NBC to change the rules on scheduling sitcoms
Can you laugh after 10 p.m.?
NBC hopes so. In an unusual move — for broadcast TV anyway — NBC is going to program comedies in the 10 p.m. hour Thursday nights. Starting Jan. 20, NBC will run "30 Rock" and "Outsourced" 10-to-11 p.m. as part of a three-hour comedy block.
The general rule of thumb has been that the 10 p.m. hour is better served by running hour-long shows. That's why it is always home to either dramas or news magazines. The last time a network tried situation comedies in that hour was in 1991 when ABC had "Anything But Love" and "Good & Evil" in that slot.
Part of that rationale was that having two half-hour shows in the 10 p.m. hour would increase the likliehood of viewers changing channels and hurting the late local news at 11. Also, since news tends to be bleak, the networks have opted for more serious fare in that hour.
Of course, a lot has happened in those 20 years. Cable has exploded, and some cable channels have even managed to have success going for laughs after 10, including HBO, which runs "Entourage" and "Hung" there.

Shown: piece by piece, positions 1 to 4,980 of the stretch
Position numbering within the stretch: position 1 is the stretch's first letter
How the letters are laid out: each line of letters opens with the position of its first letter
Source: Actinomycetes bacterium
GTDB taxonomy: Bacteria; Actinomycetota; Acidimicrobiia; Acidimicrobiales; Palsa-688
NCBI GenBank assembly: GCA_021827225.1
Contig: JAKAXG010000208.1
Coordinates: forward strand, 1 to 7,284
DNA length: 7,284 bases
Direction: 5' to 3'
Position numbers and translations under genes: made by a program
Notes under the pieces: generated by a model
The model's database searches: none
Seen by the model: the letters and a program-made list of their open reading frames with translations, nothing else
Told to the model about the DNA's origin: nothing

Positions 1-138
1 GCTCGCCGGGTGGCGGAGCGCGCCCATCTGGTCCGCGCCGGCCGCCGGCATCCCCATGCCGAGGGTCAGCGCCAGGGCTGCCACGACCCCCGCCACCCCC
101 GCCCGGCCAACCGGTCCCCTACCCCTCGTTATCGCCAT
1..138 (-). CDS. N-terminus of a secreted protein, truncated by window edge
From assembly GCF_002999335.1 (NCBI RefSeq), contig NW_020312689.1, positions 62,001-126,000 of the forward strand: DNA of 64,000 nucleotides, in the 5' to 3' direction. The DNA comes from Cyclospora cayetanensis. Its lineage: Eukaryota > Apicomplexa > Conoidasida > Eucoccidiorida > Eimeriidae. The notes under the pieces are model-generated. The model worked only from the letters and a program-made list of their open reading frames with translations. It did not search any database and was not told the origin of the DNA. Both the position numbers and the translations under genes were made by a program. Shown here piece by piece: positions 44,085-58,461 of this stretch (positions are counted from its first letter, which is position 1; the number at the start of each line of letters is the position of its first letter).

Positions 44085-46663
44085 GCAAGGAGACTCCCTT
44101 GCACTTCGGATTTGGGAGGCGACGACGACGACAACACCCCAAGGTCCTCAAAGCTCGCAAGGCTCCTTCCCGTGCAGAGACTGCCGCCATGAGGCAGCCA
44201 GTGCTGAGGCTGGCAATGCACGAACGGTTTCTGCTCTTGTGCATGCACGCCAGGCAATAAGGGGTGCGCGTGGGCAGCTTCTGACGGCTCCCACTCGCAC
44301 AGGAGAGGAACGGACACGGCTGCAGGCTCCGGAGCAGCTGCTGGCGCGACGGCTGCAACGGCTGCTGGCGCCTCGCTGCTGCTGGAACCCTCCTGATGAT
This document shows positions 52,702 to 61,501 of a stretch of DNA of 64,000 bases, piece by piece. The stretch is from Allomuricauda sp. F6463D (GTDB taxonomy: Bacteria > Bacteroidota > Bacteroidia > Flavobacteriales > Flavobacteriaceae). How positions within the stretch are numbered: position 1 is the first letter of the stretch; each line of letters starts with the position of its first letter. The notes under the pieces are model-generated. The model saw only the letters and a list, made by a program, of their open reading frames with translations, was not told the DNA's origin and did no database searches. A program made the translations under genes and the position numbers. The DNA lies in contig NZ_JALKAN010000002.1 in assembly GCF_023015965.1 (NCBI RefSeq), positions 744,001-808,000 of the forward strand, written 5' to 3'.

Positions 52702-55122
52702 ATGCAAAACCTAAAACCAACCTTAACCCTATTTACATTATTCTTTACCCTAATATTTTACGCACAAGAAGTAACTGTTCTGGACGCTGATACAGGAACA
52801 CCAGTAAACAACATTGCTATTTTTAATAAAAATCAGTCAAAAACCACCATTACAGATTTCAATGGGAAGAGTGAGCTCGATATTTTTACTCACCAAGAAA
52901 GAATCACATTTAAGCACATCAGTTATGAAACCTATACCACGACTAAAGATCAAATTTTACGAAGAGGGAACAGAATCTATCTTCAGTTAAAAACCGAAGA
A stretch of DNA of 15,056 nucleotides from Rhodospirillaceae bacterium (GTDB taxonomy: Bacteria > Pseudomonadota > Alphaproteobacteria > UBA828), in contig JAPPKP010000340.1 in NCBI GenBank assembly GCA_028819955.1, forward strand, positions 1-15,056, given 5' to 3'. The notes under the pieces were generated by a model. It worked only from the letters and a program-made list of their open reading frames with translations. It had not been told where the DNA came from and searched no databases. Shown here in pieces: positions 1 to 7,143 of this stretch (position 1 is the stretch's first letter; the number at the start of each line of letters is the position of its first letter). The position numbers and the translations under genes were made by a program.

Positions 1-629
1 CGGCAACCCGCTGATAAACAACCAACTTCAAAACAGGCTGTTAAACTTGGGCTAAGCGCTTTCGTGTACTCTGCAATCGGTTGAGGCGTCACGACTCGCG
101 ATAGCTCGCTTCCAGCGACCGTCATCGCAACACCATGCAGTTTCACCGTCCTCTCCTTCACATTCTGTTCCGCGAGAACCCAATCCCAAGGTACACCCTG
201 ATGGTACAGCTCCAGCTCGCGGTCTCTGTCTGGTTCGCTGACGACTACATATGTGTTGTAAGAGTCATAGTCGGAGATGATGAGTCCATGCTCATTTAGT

Also, with the proliferation of DVRs, time periods are not as relevant. While it is still important to have a consistent schedule, rules that have been in place from an era when most people watched can probably be tinkered with a little.
To be sure, NBC did try for laughs in that hour with Jay Leno's prime-time show, but the jury is still out on whether that comedy was intentional.
— Joe Flint
Photo: "30 Rock." Credit: Mary Ellen Matthews/NBC.